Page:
In a quandary, sell my rental, or get a line of credit on my rental?

7 Replies

Hi All,

I own a rental townhome in San Jose, currently vacant as I was in the process of selling it. My tenants moved out today (6/15/2015). The market is super hot so I should get at least 20% over what i paid for it. My plan is to invest in better cash flowing properties with the proceeds, I was not cash flow positive on this house. (I live in an apt in SF right now).

I was going full speed ahead to sell it, but then I thought why not continue renting it out, and get a line of credit and invest the proceeds into cash flow positive investments?

The numbers:

- Owe 418k on the rental house (it used to be my primary home)

- Market value is probably 650k (my neighbor's house, exactly the same sold for close to that amount)

My thoughts are - getting a line of credit and using that to fund new investments will just lead to lower cash flow per month as I'd be paying interest on my line of credit and and any other loans.

I also saw this post and it seemed like more of a hassle, and higher interest on the rental equity line of credit versus a primary residence.

Your thoughts? What other numbers/factors do you recommend I look into?



My thoughts are if you were not cashflowing before how will you handle the additional line of credit? you could find yourself underwater real fast...

Don't get me wrong, I don't believe in selling real estate properties if it could be avoided but I also don't believe in negative cashflow and over leveraging yourself...

Are you breaking even or actually loosing money every month?? Just my 2 cents but if breaking even then I would be inclined to keep it and use the equity credit to buy more cash flow properties. You could probably get a line of credit from a portfolio lender and then roll it into several mortgages. I'd look into alternative financing rather than the big banks. If you buy correctly then the rents on your new rentals should cover your additional cost plus cashflow. I'm a bit biased as I sold a place in NYC which is similar market to CA and I still regret it. People like living in these markets and seems that appreciation can be really good.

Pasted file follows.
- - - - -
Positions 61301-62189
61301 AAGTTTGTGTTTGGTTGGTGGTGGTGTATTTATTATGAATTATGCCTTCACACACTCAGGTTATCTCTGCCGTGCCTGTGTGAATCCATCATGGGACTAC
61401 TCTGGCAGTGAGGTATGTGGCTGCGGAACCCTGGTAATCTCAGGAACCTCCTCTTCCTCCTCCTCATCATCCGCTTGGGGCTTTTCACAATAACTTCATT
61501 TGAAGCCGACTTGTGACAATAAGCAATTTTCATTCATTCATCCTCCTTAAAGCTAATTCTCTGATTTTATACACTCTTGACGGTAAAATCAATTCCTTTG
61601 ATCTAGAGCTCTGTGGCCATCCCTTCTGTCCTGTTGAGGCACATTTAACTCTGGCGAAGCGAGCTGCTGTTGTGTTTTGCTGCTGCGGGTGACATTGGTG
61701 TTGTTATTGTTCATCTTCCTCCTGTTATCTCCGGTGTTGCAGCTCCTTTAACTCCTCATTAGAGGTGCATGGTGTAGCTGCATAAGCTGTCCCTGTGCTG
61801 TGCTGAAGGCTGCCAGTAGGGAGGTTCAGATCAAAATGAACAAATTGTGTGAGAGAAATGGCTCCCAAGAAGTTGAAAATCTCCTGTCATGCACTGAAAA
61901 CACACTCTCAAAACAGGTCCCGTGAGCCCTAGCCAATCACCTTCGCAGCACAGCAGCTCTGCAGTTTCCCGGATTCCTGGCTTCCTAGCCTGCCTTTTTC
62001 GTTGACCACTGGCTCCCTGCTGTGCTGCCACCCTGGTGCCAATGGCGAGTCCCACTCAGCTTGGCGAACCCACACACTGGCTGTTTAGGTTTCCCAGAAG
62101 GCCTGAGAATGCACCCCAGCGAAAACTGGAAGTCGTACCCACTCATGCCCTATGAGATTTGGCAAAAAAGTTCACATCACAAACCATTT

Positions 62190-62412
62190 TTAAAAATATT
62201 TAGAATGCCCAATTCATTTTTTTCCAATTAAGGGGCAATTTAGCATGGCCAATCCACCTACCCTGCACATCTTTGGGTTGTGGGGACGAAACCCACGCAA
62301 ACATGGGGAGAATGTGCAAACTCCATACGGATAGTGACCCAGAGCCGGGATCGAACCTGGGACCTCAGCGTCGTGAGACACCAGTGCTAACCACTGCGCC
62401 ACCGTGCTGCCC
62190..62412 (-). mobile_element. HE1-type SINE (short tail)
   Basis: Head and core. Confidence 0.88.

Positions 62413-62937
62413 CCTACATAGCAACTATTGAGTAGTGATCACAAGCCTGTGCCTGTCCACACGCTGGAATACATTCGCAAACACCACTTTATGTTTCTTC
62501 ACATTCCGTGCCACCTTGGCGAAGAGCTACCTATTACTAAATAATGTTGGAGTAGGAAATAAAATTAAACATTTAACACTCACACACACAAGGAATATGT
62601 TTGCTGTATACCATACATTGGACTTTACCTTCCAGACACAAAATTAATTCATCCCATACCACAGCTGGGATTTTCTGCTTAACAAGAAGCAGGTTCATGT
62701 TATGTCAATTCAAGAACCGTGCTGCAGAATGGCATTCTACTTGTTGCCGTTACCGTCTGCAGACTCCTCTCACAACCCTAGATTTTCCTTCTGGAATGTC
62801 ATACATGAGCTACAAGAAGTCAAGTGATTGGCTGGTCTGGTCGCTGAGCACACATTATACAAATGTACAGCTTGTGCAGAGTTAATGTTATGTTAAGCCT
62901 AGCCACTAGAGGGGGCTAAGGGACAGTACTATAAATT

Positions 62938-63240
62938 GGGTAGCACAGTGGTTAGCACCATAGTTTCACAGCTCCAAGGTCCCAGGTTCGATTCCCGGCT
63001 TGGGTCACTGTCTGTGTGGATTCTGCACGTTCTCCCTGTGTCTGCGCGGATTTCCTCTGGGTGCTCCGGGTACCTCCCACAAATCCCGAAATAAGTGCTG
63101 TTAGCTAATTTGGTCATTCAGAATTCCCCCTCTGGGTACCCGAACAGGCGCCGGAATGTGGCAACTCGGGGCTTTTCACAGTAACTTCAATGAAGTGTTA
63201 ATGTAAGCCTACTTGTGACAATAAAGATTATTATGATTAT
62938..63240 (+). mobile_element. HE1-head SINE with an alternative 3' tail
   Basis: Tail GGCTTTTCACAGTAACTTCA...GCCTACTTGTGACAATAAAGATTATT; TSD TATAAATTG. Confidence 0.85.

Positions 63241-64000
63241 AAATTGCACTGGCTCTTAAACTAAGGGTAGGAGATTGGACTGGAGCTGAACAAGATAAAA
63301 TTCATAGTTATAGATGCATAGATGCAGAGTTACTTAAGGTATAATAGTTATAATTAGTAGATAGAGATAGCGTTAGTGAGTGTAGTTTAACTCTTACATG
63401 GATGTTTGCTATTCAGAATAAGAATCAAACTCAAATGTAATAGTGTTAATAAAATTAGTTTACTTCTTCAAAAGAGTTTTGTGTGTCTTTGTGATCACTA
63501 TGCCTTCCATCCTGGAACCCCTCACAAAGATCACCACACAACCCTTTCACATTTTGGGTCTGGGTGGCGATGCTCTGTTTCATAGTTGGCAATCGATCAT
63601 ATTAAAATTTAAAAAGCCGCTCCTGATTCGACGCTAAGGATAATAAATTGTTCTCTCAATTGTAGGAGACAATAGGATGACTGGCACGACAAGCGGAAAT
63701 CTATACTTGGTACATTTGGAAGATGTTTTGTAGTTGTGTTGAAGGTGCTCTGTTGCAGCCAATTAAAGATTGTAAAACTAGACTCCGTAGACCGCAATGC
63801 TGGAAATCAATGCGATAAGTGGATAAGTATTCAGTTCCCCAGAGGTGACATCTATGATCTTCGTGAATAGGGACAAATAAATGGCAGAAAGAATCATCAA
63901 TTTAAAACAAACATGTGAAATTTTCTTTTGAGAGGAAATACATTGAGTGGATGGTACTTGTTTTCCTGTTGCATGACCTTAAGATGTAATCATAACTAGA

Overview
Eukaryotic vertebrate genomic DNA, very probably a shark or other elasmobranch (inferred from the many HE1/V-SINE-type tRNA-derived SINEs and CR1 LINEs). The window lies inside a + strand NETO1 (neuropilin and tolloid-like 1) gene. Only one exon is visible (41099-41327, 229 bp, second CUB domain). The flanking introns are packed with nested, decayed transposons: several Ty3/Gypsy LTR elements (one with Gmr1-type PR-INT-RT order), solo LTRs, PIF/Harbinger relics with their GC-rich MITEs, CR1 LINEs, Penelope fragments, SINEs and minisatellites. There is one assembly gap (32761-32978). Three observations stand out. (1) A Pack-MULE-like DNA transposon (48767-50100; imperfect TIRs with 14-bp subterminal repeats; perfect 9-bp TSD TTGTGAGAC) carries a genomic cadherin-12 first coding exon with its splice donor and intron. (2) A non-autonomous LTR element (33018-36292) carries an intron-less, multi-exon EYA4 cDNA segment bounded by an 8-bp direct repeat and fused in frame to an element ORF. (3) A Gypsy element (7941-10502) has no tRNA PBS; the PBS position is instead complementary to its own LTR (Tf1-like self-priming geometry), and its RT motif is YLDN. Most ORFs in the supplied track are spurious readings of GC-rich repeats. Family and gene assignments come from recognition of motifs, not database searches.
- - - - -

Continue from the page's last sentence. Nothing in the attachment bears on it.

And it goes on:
But if you're really negative cashflowing then it maybe smarter to sell and start in a house or area with better numbers. 

Not knowing the terms of your current loan, I'll offer this scenario. Refinance your current loan with an interest only loan (5/1, 7/1 or 10/1) to lower your monthly payment and keep the townhouse as a rental. Also take cash out during the refi. Take the cash from the cash out refi and by some rentals that will cash flow positive and have built in equity. Buy the new rentals using the fix up and hold strategy, which should allow you to eventually refi and pull out some cash to help pay down the balance on your townhouse. 

Every home I have sold, I have regretted. Hold on to the townhouse if possible. California property will always go up in value (in most cases).

Good luck

I think the key here is “compared to what”? What deal(s) are you thinking of rolling the equity into? I would be inclined to 1031 exchange the property for several that cash flow but it depends on your objectives. Have you looked into renting your property on VRBO? Might be worth researching. 

Our houses have lower margins but are located in appreciating areas. I looked at the same thing (HELOC) a couple of year ago. The issue I ran into was most places would only allow you to pull the equity out of the house above the 20% mark. So you have to leave 20% in the house and one could with draw the rest.

Unless you fall under the capital gains exception I recommend you look into a 1031, so you don't have to pay tax now.

What a jerk I am,  I never replied to anyone here. had a lot going on at the time, and was starting a new business. Thank you for all your input! 

 Long story short, I held onto the house, @Vincent Grant , I too would have regretted selling it. It's in a prime location in Silicon Valley. I will take a look at refinancing soon. 

@Walter W. I ended up AirBNBing it for 10 months.. some good months, but my townhouse neighbors tired of it. 

@Laura Williams , I now have long term tenants again and am finally cash flow positive by a small margin, nothing i would brag about on BP, but I'm getting 16% more rent than I was 3 years ago. 

Well done! 

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